Enough about the AVA, let's discover together this juicy wine from Michigan that I just bought for the store from (as I was saying at the very beginning of this blog) Dominique Simon, owner the "Wine List" importing great little wines at excellent prices.
I bought the following Gamay wine from Chateau Grand Traverse for three good reasons: first: the wine is quite juicy; secondly, it is good to be open minded and welcome wines from lesser known regions in the US; and thirdly, because my wife told me that she worked in a summer camp right after college or high school (I don't remember...) in Traverse, so I bought it with her in my mind too.
Often referred as "CGT", the 35 years old winery and vineyards of Chateau Grand Traverse are located atop one of the most picturesque settings on Michigan’s Old Mission Peninsula, near the town of Traverse.
Founded in 1974 by Edward O’Keefe, this family-owned and operated winery is the oldest and largest commercial winery and vineyard operation in northern Michigan.
Success in growing European vinifera vines requires very specific conditions. Thus the moderating effects of the deep waters of Lake Michigan’s Grand Traverse Bay are vital to the grape quality and success.Chateau Grand Traverse focuses its emphasis on ten key originally European, now internationally grown, grape varieties: Riesling, Chardonnay, Gamay Noir, Merlot, Pinot Noir, Cabernet Franc, Pinot Gris, Pinot Blanc, Pinot Meunier, and Gewürztraminer. The 100% European vinifera vineyards marked the first commercial planting of these premium grape varieties in the State of Michigan. Today, Chateau Grand Traverse produces approximately 80,000 cases of wine per year.
2006 Chateau Grand Traverse Gamay Noir Old Mission Peninsula Michigan
Suggested retail price $16-$20
Importer / Distributor "The Wine List" in NYC
When you think of Gamay Noir, the first Appellation that comes to mind is Beaujolais. For many of us, Beaujolais only represents "Beaujolais Nouveau" (soon to arrive in the store, by tradition, the 3rd Thursday of November each year) which doesn't inspire anymore and usually triggers strange, disgusted expression of antipathy on the face of your interlocutor. However, the "Crus" Beaujolais are much better and traditionally labeled with the name of the village of origin: Morgon, Fleurie, Moulin a Vent, etc...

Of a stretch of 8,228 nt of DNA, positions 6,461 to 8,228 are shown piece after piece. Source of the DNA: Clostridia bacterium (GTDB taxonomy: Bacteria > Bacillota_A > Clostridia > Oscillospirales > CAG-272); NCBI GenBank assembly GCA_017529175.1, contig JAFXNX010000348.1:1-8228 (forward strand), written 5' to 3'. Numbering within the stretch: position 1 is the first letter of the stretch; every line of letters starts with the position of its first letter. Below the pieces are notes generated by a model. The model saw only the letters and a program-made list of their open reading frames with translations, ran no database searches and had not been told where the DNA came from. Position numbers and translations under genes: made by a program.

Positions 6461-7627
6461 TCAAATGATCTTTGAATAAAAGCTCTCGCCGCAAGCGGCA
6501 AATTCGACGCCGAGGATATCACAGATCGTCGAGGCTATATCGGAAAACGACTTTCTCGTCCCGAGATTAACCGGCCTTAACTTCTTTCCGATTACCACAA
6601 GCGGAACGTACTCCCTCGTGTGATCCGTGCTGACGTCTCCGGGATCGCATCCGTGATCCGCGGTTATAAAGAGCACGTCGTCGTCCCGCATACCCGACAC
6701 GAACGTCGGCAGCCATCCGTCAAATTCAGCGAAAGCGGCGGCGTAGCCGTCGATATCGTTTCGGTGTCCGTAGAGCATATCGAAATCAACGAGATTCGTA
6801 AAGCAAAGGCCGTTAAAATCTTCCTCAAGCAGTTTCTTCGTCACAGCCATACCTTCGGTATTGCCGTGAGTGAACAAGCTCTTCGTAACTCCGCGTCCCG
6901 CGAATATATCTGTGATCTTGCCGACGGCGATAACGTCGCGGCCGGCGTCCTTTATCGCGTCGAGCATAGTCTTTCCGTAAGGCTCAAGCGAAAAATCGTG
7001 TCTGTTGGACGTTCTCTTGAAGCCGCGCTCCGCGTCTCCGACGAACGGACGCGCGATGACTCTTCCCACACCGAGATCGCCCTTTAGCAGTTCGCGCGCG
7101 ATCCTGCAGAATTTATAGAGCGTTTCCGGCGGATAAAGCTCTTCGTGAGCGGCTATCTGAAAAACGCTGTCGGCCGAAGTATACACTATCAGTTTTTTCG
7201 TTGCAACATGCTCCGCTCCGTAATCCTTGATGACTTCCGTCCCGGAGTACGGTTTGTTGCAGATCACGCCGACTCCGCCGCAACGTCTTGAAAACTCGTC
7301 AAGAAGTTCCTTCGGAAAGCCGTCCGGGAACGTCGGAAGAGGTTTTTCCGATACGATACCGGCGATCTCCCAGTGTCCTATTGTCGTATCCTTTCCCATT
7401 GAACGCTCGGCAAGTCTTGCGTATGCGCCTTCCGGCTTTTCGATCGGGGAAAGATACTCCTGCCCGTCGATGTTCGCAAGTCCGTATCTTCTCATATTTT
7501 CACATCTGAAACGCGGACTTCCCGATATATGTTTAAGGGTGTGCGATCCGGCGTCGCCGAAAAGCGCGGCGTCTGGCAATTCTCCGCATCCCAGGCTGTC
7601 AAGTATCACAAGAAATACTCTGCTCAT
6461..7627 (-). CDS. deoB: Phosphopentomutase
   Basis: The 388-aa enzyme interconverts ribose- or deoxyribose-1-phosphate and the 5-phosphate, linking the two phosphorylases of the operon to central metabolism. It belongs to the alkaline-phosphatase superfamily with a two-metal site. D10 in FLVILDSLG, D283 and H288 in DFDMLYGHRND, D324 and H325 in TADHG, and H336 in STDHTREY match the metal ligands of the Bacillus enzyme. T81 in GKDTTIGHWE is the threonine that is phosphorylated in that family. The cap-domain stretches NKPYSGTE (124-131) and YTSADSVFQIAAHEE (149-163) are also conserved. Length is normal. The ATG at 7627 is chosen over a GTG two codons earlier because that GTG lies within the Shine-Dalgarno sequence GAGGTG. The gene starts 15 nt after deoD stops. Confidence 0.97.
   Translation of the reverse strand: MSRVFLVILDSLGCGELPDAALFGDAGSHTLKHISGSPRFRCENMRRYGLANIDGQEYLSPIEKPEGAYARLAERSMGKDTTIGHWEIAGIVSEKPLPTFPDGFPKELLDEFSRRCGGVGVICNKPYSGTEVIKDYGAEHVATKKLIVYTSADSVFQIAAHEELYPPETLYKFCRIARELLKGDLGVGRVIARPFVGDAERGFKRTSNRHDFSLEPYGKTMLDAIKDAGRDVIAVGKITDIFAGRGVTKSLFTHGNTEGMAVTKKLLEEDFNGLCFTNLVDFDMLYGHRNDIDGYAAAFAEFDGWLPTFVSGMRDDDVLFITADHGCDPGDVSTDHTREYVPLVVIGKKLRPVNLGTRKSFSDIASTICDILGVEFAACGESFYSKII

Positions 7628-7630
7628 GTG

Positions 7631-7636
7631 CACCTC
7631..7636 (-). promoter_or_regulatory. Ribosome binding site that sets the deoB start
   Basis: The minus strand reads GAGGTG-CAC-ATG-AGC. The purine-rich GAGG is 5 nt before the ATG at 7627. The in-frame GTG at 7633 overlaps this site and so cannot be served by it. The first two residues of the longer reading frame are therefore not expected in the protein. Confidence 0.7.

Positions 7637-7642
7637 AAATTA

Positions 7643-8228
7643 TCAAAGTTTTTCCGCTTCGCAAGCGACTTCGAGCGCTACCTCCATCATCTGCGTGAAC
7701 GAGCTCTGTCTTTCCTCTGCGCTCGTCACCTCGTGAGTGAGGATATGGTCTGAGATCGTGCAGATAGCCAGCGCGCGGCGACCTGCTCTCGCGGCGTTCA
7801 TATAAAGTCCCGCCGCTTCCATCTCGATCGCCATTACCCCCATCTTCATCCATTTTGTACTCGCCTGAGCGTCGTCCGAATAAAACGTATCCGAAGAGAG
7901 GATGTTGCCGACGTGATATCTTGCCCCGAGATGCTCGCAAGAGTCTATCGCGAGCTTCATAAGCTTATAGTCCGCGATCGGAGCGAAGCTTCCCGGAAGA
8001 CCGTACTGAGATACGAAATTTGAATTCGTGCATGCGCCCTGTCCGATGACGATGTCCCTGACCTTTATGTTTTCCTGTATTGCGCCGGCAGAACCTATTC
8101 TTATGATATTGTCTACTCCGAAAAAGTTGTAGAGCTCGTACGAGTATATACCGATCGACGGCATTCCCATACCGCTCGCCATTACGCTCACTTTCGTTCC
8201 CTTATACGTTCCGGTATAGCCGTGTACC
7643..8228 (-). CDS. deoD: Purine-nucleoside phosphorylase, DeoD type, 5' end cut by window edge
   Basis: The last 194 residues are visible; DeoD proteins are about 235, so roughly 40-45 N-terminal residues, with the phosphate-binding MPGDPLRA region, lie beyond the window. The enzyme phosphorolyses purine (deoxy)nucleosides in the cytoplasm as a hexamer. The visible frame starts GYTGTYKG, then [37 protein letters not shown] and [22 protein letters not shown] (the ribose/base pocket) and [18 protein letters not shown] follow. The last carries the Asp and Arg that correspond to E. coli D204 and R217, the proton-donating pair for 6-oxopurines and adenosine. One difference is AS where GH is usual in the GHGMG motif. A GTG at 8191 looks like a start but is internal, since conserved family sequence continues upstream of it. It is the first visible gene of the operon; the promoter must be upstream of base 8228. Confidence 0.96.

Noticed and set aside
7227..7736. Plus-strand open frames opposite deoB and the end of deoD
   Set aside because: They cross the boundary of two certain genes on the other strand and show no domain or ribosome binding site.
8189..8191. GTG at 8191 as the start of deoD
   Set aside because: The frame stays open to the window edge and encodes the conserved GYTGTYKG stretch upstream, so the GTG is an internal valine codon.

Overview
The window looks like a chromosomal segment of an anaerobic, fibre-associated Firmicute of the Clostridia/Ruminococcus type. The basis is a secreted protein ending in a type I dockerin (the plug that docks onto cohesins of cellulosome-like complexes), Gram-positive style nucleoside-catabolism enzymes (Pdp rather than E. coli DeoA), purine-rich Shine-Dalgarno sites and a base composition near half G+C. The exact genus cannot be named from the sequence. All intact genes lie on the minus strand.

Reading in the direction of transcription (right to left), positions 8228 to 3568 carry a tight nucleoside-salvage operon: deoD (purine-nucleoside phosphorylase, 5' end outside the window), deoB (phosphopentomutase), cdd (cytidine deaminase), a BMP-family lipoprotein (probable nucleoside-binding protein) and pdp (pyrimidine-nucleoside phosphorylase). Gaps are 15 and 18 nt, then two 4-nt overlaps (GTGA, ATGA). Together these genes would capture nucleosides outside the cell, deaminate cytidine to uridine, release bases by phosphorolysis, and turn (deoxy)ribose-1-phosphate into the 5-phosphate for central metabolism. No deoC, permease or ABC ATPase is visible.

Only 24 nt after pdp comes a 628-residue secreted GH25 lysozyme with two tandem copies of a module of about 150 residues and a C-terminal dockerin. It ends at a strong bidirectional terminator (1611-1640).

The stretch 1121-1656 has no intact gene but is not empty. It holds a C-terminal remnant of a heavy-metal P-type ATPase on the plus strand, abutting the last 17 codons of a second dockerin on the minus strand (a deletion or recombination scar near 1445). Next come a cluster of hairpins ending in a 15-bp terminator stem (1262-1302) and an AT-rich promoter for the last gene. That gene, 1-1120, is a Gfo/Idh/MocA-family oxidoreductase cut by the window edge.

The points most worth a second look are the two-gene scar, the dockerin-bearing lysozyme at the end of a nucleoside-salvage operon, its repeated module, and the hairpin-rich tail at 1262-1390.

Well, in my opinion, Chateau Grand Traverse Gamay Noir 2006 vintage is like a well crafted "Crus Beaujolais". This reserve quality red wine is a blend of roughly 96% Gamay Noir and a touch of Cabernet Sauvignon. It was aged for 20 months in small partly used oak barrels, thus "Reserve". the resulting wine is quite juicy, earthy and balanced. The robe is quite dense, bright, ruby red color with medium to light intensity. The nose bursts attractive fruity aromas of red berries, with distinct tart cherry, tough red plum mixed with earthy, black pepper notes. During its ageing period in barrels, it developed wonderful depth and complexity. The palate is quite juicy, bright and racy, a touch tart some may say, but very well balanced and fairly long with vivid ripe red cherry flavors intermingled with hints of spices, pepper and oak, leading toward the earthy and slightly smoky finish framed by integrated tannins.
Quite lovely I must say for my first Michigan wine, a bit high in acidity but nice fruit overall, juicy mouth-feel and pleasant texture. A very good example of Gamay Noir that will enhance savory foods such as grilled venison, stuffed bell peppers, grilled salmon, roasted duck, or wild mushroom pizza. At room temperature, it was perfect.